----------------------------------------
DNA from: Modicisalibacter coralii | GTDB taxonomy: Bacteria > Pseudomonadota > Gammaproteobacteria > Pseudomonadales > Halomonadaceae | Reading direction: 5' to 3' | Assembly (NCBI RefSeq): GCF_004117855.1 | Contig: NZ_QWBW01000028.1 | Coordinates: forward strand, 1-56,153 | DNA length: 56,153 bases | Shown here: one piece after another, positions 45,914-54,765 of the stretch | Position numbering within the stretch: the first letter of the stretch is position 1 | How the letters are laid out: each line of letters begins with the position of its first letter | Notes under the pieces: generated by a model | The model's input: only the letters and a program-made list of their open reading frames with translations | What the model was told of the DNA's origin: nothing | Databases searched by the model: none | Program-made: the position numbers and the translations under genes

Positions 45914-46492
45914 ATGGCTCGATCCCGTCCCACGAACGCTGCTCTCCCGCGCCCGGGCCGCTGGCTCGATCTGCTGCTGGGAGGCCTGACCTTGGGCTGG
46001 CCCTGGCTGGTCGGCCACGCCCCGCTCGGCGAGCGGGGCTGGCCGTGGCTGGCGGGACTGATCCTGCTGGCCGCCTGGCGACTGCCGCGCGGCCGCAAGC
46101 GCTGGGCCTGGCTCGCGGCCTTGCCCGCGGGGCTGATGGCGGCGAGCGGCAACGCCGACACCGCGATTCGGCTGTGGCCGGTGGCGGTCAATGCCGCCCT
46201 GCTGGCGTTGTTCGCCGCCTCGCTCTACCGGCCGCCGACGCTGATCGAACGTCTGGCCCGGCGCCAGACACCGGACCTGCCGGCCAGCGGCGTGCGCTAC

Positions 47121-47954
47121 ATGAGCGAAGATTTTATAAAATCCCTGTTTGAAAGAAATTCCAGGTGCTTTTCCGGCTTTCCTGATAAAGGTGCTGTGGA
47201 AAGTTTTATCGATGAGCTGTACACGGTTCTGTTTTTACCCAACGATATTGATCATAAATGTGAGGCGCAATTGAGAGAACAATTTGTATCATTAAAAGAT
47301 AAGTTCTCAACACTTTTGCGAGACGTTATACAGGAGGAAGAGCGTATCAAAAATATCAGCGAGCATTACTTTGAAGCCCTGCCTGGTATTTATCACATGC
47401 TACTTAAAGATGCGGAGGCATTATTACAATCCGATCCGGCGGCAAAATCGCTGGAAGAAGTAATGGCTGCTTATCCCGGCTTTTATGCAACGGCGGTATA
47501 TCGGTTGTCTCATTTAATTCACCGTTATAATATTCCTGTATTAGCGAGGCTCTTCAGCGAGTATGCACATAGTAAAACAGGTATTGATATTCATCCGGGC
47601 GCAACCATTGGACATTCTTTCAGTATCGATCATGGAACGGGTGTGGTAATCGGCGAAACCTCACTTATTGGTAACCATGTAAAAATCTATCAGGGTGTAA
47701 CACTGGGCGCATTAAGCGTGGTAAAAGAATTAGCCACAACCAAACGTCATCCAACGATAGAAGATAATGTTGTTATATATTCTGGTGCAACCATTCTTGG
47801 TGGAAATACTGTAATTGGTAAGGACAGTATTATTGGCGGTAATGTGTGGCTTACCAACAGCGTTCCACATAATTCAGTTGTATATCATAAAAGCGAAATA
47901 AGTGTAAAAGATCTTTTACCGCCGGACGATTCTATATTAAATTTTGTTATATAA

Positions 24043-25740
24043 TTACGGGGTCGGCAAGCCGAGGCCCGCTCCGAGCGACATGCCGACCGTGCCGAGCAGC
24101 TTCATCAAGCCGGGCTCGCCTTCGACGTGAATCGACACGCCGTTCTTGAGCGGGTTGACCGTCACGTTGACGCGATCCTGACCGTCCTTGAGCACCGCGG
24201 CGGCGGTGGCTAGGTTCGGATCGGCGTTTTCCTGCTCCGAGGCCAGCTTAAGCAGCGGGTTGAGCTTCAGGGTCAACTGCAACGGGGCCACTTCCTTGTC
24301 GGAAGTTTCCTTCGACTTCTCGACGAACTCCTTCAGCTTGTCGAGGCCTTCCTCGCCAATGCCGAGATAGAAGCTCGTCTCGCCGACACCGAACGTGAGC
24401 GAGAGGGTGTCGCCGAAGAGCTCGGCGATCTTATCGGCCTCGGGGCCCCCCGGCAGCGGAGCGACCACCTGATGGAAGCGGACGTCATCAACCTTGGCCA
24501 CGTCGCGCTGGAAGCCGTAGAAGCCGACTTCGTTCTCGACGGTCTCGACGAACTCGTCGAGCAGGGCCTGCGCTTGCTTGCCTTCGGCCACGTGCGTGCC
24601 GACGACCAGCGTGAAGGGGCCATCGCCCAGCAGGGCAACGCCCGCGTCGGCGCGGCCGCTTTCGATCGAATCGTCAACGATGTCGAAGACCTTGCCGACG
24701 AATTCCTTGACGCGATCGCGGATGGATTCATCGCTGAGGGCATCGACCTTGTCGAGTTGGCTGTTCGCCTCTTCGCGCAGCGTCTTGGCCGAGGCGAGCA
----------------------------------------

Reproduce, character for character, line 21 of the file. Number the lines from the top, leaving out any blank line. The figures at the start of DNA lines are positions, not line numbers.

24301 GGAAGTTTCCTTCGACTTCTCGACGAACTCCTTCAGCTTGTCGAGGCCTTCCTCGCCAATGCCGAGATAGAAGCTCGTCTCGCCGACACCGAACGTGAGC